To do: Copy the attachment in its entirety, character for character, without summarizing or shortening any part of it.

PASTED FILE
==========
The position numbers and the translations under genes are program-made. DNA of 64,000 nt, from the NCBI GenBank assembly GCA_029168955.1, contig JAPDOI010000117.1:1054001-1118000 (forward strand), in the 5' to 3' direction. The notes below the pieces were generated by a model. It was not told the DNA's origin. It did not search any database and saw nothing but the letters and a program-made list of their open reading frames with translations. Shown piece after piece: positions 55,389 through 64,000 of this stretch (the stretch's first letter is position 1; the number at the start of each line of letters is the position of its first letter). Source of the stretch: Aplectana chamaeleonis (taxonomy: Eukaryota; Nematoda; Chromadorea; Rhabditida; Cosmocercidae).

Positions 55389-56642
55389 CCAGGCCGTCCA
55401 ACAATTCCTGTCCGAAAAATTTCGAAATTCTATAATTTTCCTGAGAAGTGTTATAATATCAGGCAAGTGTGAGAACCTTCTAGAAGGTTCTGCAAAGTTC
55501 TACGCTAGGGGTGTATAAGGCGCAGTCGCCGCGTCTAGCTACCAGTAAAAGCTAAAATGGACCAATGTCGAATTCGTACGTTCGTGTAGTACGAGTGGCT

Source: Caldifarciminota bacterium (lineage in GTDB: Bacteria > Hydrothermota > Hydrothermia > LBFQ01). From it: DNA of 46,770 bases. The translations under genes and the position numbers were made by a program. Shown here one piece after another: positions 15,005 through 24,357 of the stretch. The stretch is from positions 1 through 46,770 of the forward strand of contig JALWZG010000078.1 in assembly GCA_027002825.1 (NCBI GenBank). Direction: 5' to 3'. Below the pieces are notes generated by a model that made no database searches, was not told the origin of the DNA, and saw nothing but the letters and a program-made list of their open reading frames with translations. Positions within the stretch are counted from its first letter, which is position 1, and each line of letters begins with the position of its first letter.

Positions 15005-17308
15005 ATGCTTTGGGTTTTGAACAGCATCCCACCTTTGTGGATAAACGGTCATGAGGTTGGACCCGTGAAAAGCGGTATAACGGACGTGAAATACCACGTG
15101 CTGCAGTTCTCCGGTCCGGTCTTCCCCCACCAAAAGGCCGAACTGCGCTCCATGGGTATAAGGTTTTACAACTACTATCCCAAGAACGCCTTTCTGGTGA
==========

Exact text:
The position numbers and the translations under genes are program-made. DNA of 64,000 nt, from the NCBI GenBank assembly GCA_029168955.1, contig JAPDOI010000117.1:1054001-1118000 (forward strand), in the 5' to 3' direction. The notes below the pieces were generated by a model. It was not told the DNA's origin. It did not search any database and saw nothing but the letters and a program-made list of their open reading frames with translations. Shown piece after piece: positions 55,389 through 64,000 of this stretch (the stretch's first letter is position 1; the number at the start of each line of letters is the position of its first letter). Source of the stretch: Aplectana chamaeleonis (taxonomy: Eukaryota; Nematoda; Chromadorea; Rhabditida; Cosmocercidae).

Positions 55389-56642
55389 CCAGGCCGTCCA
55401 ACAATTCCTGTCCGAAAAATTTCGAAATTCTATAATTTTCCTGAGAAGTGTTATAATATCAGGCAAGTGTGAGAACCTTCTAGAAGGTTCTGCAAAGTTC
55501 TACGCTAGGGGTGTATAAGGCGCAGTCGCCGCGTCTAGCTACCAGTAAAAGCTAAAATGGACCAATGTCGAATTCGTACGTTCGTGTAGTACGAGTGGCT

Source: Caldifarciminota bacterium (lineage in GTDB: Bacteria > Hydrothermota > Hydrothermia > LBFQ01). From it: DNA of 46,770 bases. The translations under genes and the position numbers were made by a program. Shown here one piece after another: positions 15,005 through 24,357 of the stretch. The stretch is from positions 1 through 46,770 of the forward strand of contig JALWZG010000078.1 in assembly GCA_027002825.1 (NCBI GenBank). Direction: 5' to 3'. Below the pieces are notes generated by a model that made no database searches, was not told the origin of the DNA, and saw nothing but the letters and a program-made list of their open reading frames with translations. Positions within the stretch are counted from its first letter, which is position 1, and each line of letters begins with the position of its first letter.

Positions 15005-17308
15005 ATGCTTTGGGTTTTGAACAGCATCCCACCTTTGTGGATAAACGGTCATGAGGTTGGACCCGTGAAAAGCGGTATAACGGACGTGAAATACCACGTG
15101 CTGCAGTTCTCCGGTCCGGTCTTCCCCCACCAAAAGGCCGAACTGCGCTCCATGGGTATAAGGTTTTACAACTACTATCCCAAGAACGCCTTTCTGGTGA